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Micah Fairchild The Security Questions HR Software Vendors Don't Want You to Ask

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 By Micah Fairchild

Diving Deep for Data Safety Answers on HR Software

A study conducted by the Ponemon Institute highlighted the average for a data breach.. The figure? $7.2M...for a single event. While those figures involve the value of proprietary data loss, much of the information that thieves seek in these data breaches has to do with employees. And who houses the bulk of that information? Human Resources. Think about it, human resource information systems (HRIS) house some of the most sensitive information collected anywhere—period. Criminal and Credit Records (for background checks), Social Security #'s, Health Insurance Portability and Accountability Act (HIPAA) data, and bank accounts (for direct deposits) are just some of the many pieces of personally-identifiable information stored for employment purposes. Given the enormity of data that Human Resource departments house, it seems only prudent to ask potential HRIS (or HRMS) vendors some questions about how secure that employee information will be. Some vendors might balk, others certainly won't like it, but at the end of the day, the answers you get to these questions will seriously increase how informed you are for your next HR software purchase.

HR Software Question # 1: What Happens if the Vendor Becomes Insolvent?

Franklin Covey in 7 Habits of Highly Effective People makes the point that we should always "begin with the end in mind". While it may seem a bit morbid to question a new vendor about their untimely demise, that question is fair game, and should absolutely, unequivocally be asked. By taking care of this question up front, essentially you're tackling all the big time questions that need to be asked about issues like data ownership, information transference, and most importantly which one of you will be footing the bill for that data transfer. Of course, licensed and customer-hosted software models aren't in as much trouble initially as Software-as-a-Service (SaaS) solutions, but regardless, if the process is important (i.e. "mission-critical"), you better have the vendor's answers to these questions as well as a plan for how to pick up the pieces.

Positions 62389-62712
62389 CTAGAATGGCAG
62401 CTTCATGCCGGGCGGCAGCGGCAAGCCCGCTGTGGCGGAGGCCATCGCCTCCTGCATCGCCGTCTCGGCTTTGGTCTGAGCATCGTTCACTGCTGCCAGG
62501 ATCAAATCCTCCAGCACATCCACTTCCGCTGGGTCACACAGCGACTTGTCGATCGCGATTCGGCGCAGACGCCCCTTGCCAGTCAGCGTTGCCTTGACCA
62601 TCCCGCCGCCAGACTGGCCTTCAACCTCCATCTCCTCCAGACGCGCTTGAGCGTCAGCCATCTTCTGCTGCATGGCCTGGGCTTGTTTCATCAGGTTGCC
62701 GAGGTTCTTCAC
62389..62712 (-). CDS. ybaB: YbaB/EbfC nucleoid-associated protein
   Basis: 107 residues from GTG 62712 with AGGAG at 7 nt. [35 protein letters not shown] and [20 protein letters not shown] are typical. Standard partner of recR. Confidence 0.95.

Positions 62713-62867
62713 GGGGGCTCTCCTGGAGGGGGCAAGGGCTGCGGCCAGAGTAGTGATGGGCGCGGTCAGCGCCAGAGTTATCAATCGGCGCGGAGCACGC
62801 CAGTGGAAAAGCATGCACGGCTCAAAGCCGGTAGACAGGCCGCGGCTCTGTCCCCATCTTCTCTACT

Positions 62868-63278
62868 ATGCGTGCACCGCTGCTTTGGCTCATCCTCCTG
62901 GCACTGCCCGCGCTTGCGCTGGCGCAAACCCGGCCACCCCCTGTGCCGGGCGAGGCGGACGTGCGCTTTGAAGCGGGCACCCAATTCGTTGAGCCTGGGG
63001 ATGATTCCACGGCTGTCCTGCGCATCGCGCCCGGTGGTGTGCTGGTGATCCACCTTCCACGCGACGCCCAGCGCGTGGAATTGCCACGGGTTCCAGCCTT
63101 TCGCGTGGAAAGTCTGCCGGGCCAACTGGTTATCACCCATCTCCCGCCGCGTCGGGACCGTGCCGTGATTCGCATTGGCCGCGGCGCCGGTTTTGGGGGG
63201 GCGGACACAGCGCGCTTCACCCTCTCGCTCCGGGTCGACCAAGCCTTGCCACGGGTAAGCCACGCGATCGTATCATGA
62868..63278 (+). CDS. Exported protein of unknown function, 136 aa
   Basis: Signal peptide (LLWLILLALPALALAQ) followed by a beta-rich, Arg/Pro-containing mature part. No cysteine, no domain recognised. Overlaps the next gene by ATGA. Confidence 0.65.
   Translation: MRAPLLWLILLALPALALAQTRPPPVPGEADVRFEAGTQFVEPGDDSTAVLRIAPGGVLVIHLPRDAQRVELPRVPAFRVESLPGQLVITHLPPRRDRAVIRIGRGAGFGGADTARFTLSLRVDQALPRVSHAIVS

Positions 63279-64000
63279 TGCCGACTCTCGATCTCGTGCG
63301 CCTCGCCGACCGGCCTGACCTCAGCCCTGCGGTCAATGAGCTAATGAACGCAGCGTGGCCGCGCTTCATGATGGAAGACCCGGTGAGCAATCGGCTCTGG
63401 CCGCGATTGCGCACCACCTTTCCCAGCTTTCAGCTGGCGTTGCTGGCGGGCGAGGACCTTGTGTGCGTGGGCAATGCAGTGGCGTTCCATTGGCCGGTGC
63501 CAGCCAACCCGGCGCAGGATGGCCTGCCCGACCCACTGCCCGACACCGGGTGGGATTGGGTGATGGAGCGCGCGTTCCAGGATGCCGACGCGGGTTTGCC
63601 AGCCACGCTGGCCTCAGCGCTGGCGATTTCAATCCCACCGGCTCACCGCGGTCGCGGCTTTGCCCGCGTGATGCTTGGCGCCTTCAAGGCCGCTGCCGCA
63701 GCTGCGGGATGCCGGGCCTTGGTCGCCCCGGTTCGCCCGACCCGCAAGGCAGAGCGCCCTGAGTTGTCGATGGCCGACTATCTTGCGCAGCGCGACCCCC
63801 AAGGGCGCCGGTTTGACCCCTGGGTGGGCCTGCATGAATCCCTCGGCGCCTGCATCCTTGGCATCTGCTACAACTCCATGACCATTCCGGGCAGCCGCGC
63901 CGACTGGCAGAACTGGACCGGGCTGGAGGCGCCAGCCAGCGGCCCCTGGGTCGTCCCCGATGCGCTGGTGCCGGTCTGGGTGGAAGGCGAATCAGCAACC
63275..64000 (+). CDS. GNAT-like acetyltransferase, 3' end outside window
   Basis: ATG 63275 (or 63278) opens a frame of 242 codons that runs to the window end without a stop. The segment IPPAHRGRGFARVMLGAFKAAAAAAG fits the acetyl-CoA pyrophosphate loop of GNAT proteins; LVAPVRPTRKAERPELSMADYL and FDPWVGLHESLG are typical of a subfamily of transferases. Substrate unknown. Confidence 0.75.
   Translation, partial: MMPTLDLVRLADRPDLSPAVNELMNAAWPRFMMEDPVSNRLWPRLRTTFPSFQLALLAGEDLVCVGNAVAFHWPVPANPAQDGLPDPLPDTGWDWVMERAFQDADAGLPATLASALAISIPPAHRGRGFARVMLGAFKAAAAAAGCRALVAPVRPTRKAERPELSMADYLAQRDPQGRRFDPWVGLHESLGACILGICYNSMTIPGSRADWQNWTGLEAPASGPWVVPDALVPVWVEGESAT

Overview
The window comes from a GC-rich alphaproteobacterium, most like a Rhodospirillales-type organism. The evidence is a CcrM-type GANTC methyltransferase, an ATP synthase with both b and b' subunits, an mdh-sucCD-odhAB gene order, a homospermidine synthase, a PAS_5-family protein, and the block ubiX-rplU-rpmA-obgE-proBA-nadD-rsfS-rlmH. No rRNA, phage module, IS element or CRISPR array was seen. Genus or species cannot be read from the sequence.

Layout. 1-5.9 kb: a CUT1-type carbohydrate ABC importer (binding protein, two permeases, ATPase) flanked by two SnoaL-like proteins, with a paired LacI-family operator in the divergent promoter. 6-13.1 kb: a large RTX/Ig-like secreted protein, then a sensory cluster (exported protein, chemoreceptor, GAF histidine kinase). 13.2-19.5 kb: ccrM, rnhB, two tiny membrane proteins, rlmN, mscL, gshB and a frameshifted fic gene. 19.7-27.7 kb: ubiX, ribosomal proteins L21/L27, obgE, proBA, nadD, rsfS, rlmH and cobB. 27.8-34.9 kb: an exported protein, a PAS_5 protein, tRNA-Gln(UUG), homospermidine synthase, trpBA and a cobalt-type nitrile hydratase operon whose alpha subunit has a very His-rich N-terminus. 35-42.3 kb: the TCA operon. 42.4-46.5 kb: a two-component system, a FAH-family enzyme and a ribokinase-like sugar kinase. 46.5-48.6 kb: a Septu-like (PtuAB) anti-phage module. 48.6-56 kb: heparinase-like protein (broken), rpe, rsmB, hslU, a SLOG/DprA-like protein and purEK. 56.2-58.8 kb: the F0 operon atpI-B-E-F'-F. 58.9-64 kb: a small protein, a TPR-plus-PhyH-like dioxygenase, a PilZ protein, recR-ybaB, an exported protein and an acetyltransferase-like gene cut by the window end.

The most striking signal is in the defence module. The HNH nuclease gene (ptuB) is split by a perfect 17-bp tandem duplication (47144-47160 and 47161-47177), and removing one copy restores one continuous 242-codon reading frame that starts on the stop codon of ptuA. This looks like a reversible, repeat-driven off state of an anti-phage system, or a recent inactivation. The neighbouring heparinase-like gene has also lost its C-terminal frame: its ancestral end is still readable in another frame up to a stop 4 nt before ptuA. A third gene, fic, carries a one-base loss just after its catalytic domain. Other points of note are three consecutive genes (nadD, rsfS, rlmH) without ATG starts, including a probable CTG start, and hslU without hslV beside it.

HR Software Question # 2: What Happens When an Employee Leaves?

The current economy has given organizations a vicious case of "lay-off fever", as core functions are being insulated and pink slips are going out en masse. As this offboarding is taking place though, insider theft is running rampant and a staggering 59% of laid off employees (based on a Ponemon study) are keeping or taking company information with them as they go. Logically then the question needs to be put to any potential vendor—what steps are taken when an employee leaves (either voluntarily or involuntarily) to ensure that information is safe? Automatic de-provisioning is a start, but what other measures will be taken? Further, if faced with the type of lay-off scenario large enough to trigger something like a Worker Adjustment and Retraining Notification (WARN) notice, will the vendor be a part of any security audits, access restrictions, or additional high-priority data protection efforts? Regardless of the vendor's answer to this question, additional security during lay-off periods is extremely important given the troubling statistics from above. While it may not be a deal breaker if a vendor doesn't have security measures in place for employee turnover, organizations still need to be cognizant of what data safety issues are likely to surface in a worst-case scenario workforce reduction.

HR Software Question # 3: What Proactive Security Steps is the Vendor Taking?

Ernst & Young's Global Information Security Survey found that data safety is an ever-present issue, with 38% of organizations beefing up "awareness activities"; 29% piling on additional encryption; and 39% making policy changes to better support the security need. Given that the overwhelming majority of data security issues stem from human errors, you'll want to know how proactive your prospective vendor is with assessing vulnerabilities and applying solutions. For example, how much presence will the vendor have in helping train employees in system, access, and password set-up? How much effort will the vendor expend in helping with software change management? How will software users be kept abreast of the changing risk landscape or their responsibility in the protection of the system and the data housed therein? These efforts are the proactive pieces of security that let you know the vendor a) takes data safety issues seriously; and b) understands the educational imperative inherent with employee users.

Bottom-line for HR Software Security

Because the acceptability of vendors' answers may vary depending on your organization's unique needs, it's advised that the answers to these questions always be determined before any actual HR selection process begins. Also, as always, a needs analysis for security should be done (prior to selection) so that a solid understanding on the organization's part can be gained of the data security issues that the company is likely to face. This is due to the fact that while faith needs to be placed in a vendor's ability to provide the highest level of data security available, at the end of the day, liability will most likely remain with the organization. End

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Given the enormity of data that Human Resource departments house, it seems only prudent to ask potential HRIS (or HRMS) vendors specific questions about how secure that employee information will be."

 

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